Mental health workers: The overlooked victims of 9/11
We've all heard about the stress experienced by victims of 9/11, but have we ever paused to think about the effect of those terrorist attacks on mental health clinicians who provided care to the victims? A new study by Mary Pulido, Ph.D., from the New York Society for the Prevention of Cruelty to Children in the US, provides a sobering account of what it was like for these professionals and reports on the lack of support they received. Her exploratory study, published in Springer's Clinical Social Work Journal, highlights the critical need to develop training and expand support systems for clinicians in order to combat secondary traumatic stress.
People may suffer symptoms of post traumatic stress disorder through secondary exposure to the trauma histories of others. Disaster mental health workers may be at particularly high risk of this co-called secondary traumatic stress. Not only are they exposed to the stressors and psychic pains experienced by their clients, they carry the professional burden of being expected to remain open and available to their clients on an emotional level. In the case of 9/11, these clinicians were also exposed to the same disaster as those they were helping.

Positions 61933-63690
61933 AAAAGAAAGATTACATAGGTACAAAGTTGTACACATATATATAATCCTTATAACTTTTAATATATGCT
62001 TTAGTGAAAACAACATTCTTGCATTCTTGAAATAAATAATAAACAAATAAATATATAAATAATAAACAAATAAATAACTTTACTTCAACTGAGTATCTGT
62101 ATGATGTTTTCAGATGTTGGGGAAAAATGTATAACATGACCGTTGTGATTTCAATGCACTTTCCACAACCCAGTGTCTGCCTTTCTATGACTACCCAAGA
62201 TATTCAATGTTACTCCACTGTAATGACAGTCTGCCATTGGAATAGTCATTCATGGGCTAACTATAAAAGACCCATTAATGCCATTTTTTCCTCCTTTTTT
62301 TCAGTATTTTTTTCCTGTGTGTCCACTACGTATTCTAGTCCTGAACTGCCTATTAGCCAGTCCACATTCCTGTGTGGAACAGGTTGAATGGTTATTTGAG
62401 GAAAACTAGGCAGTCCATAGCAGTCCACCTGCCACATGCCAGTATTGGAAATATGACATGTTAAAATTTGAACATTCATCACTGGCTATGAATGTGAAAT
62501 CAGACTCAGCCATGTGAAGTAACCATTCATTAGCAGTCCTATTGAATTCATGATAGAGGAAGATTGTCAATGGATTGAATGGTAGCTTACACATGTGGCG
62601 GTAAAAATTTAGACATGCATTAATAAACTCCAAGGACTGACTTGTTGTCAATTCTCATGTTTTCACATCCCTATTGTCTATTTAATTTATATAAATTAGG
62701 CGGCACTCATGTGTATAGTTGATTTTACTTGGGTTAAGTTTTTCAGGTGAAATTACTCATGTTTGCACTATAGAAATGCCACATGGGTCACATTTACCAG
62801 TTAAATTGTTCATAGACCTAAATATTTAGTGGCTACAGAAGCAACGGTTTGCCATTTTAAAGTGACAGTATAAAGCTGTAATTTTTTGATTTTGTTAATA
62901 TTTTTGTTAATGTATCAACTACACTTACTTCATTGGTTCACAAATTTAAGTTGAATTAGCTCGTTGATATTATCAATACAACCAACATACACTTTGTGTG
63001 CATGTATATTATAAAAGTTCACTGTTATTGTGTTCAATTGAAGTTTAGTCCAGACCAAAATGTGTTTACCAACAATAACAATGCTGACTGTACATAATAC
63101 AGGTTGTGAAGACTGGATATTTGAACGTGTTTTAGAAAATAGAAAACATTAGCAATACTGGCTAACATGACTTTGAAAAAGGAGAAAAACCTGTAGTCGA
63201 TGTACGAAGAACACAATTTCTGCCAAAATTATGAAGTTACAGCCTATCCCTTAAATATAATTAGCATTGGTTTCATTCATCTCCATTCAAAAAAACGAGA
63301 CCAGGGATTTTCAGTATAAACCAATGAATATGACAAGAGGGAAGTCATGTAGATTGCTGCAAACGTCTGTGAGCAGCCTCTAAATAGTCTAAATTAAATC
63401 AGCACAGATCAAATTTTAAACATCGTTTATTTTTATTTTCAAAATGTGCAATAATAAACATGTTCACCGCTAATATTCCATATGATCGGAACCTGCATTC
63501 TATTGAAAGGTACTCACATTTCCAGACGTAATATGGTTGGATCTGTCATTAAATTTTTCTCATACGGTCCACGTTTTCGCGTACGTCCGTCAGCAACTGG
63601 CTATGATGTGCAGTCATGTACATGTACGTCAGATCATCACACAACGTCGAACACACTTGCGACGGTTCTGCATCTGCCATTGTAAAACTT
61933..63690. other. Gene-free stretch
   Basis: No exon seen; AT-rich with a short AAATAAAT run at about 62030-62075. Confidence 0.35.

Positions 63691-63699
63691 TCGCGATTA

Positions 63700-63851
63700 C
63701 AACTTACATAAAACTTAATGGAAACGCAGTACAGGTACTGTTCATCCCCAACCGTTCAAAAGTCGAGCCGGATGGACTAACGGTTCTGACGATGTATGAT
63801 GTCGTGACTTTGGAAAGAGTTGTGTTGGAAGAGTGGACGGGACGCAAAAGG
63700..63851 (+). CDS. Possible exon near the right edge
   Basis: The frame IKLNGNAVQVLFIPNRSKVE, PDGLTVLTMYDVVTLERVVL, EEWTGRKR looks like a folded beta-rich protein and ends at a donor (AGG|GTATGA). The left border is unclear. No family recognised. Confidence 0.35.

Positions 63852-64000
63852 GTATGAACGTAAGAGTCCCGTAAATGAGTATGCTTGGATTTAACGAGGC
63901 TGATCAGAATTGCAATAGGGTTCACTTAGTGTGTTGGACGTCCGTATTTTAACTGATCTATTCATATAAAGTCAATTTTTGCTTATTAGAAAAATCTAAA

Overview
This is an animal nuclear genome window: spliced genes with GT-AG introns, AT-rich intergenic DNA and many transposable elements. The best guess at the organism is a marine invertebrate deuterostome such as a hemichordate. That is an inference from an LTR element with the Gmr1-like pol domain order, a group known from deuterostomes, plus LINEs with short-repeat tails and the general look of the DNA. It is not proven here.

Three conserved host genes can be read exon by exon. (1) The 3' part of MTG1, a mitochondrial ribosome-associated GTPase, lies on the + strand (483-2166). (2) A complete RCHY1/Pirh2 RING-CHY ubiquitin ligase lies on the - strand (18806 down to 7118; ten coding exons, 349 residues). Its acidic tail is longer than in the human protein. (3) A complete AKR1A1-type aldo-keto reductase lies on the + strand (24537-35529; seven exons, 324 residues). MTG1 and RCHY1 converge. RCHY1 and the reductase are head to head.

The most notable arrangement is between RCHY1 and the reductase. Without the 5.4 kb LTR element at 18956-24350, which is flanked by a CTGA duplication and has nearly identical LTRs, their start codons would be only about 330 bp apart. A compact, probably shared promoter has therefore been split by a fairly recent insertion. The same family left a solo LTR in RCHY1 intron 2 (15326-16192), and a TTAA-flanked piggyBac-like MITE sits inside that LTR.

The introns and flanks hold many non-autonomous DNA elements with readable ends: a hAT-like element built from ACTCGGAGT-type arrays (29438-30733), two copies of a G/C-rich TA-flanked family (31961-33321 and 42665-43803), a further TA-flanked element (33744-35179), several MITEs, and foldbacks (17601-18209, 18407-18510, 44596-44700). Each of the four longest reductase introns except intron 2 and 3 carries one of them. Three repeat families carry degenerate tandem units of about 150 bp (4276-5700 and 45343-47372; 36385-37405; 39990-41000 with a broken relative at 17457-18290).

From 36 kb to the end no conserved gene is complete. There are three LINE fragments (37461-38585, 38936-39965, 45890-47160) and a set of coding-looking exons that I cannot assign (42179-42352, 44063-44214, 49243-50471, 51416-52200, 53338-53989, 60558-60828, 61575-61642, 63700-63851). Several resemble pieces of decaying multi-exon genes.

To gain a better understanding of the effects of indirect exposure to terrorism, Pulido conducted in-depth, one-on-one interviews with 26 mental health clinicians (a combination of therapists, social workers, and psychologists) who had carried out 9/11-related therapeutic work with clients. She asked them about the extent of their work with clients impacted by 9/11; how working with these clients and their issues had affected them; and what types of supports were available to them through their job for handling 9/11-related stress.
The clinicians' experiences differed based on the type of client: some dealt directly with family members who had lost loved ones, others dealt with people who fled the burning towers, and some worked with individuals considered indirectly exposed, but who were still fearful and symptomatic. Thirty months after the attacks, secondary traumatic stress levels were high among clinicians who provided care to victims of 9/11. The clinicians being interviewed were themselves surprised at the intensity of these stress levels. In addition, they described availability of supervision and agency support as 'weak', but said peer support was helpful.
Dr. Pulido concludes: "For many professionals, these interviews, conducted several years after the attacks, served as the first time they had discussed their 9/11 work and the stresses they encountered. This factor alone speaks volumes for the lack of support that they received while providing such intense clinical support for their clients. These findings need to be integrated into training and practice."